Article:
Marilyn Ponti

whitman college

It’s tax season, and that means we’re all thinking about our finances. For families in Walla Walla and across the country, the question of how to afford college is on a lot of minds these days. Whether your little ones are still learning their ABCs or you have one kid in college already and are wondering how you will afford the next one, these concerns are quite common, and financial aid professionals are here to help.

As director of financial aid services for Whitman College and someone who has spent the last 24 years of my life working in the financial aid field, I’ve learned a thing or two about questions families have, no matter where they are in the process.

Nationwide, FAFSA (which stands for the Free Application for Federal Student Aid) completion rates are low. Washington State is no exception. In our community, we are doing everything we can to turn the tide.

That’s why we all work together to put on Financial Aid Nights every fall at the local high schools, plus elsewhere in our region where we get invited. These are great opportunities to connect with parents and students in our community (keep an eye out for information about these events October through January). We do our best because we want families to be equipped with the information they need and to have the chance to ask important questions. This is a labor of love for me and my staff — in fact, it’s all volunteer hours. We really believe in the work we’re doing.

In recent years, about 60% of Wa-Hi seniors have completed their FAFSA, and we’re eager to see that number keep climbing.

This is the advice I shout from the rooftops: Fill out the forms. Even if you think college is not feasible right now, fill out the FAFSA. It’s free — and it might surprise you. Ask any financial aid worker at any of the three colleges in Walla Walla and we’ll all tell you the same thing: This is our No. 1 goal. We want everyone to get those forms turned in on time so that every student in the Valley has access to a college education if they want one. We know not every family can afford to set up college funds for their kids — that’s okay! That’s part of why financial aid exists in the first place. And once you fill out the paperwork, you’ll get a much clearer picture of how much college might cost.

When we host Financial Aid Nights, parents come in with their tax returns. That’s the first thing you need to get started, and we work with you every step of the way. We usually have a Spanish interpreter on hand, and the FAFSA itself is available in English and Spanish. It’s also available as a mobile app for families without computers or internet connections at home. Once your information is entered, we’ll explain your expected family contribution, which is based on the FAFSA (and sometimes another form, the CSS Profile. Whitman uses both forms in order to gather as many details about applicants as possible, so we can really customize our financial aid packages. There is a small fee for the CSS Profile, but if you are eligible for a waiver on the SAT, you won’t have to pay). We’ll even help you print it all out. All you need to do is show up.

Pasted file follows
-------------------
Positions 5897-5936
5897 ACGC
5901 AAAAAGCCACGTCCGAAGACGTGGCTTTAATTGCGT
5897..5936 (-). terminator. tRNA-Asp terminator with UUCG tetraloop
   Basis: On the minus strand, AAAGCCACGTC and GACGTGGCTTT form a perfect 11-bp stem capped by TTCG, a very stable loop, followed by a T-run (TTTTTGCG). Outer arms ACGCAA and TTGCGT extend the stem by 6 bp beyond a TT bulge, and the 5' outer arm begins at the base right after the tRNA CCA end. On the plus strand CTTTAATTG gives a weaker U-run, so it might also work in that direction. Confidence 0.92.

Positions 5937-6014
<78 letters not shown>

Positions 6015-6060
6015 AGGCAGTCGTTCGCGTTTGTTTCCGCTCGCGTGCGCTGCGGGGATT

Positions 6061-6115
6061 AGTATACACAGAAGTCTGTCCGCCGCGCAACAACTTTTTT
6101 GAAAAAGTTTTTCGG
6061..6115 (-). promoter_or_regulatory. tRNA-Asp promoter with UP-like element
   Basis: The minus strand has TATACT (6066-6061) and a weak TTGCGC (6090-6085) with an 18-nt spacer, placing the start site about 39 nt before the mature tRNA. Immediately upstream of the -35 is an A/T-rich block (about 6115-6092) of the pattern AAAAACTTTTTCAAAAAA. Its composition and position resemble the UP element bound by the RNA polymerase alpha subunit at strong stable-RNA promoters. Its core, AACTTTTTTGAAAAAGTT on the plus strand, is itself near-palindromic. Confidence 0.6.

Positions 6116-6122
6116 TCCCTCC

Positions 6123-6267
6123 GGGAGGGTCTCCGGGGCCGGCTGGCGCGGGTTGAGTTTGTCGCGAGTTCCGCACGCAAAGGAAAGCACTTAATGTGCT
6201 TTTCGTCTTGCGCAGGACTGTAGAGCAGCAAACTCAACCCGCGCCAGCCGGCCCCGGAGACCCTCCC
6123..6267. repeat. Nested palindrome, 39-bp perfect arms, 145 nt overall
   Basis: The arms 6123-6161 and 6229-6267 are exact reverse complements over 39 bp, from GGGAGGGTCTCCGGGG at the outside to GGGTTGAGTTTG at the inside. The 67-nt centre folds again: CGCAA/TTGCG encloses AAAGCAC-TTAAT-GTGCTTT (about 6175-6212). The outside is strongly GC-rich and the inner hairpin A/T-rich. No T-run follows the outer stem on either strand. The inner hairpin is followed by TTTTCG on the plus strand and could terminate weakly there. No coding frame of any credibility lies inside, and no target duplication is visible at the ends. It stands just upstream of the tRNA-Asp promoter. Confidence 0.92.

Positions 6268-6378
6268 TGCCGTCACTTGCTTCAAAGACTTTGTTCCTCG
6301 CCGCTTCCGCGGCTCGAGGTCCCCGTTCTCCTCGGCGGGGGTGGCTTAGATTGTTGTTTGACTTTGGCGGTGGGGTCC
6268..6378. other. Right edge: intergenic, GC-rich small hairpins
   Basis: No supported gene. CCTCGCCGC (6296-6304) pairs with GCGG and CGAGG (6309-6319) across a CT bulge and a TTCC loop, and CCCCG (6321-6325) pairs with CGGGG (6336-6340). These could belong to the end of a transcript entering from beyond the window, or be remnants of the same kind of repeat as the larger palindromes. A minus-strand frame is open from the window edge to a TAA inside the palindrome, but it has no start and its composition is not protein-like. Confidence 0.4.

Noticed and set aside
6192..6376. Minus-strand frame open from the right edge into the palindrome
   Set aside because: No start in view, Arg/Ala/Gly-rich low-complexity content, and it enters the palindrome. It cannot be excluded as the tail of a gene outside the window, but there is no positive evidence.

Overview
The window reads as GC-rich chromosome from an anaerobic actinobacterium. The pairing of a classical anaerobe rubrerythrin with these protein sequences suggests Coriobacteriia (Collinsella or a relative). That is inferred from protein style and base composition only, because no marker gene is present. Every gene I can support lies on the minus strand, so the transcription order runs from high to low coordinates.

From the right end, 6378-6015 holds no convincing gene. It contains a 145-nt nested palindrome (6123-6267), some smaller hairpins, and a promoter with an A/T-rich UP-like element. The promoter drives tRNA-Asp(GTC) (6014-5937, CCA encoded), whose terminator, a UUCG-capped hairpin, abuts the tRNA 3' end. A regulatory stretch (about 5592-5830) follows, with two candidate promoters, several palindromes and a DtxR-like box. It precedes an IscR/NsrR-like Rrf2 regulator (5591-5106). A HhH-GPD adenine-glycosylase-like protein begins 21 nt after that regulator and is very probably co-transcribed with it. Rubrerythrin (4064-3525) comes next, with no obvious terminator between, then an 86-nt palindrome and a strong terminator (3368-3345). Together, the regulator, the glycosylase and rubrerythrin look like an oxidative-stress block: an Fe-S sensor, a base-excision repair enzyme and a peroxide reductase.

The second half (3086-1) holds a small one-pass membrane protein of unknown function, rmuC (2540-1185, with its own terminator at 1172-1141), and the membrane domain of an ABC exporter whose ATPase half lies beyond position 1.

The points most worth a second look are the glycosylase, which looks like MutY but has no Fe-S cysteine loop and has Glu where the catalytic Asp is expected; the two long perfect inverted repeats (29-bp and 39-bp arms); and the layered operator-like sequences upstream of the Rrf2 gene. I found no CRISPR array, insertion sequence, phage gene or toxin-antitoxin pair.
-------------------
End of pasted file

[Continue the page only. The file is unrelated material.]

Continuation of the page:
Over the years, I’ve gotten questions about all kinds of factors that might influence financial aid decisions: income, assets, divorce, family size, bankruptcy, job loss, medical bills. The answer is almost always this: Talk to the financial aid office at your school. The more we know about your situation, the better we’re able to advocate for you. And the sooner we know it, the more effective we can be.

If you’re already paying tuition for one or more kids, for example, you’ll likely catch a break. I always give out my email and phone number as part of my presentation, and I welcome these conversations.

Of course, I hope every student I meet at these Financial Aid Nights will consider Whitman. But at the end of the day, what’s most important is giving yourself options.

I’m happy to answer questions no matter what schools you’re considering. Our shared purpose in working with families is to demystify what can otherwise be a confusing process.

We hope that by helping with this first step, the rest of them will feel less intimidating. That’s the reason we pour our hearts into our work, so that every student in our community can soar.

Marilyn Ponti is the director of financial aid services at Whitman College.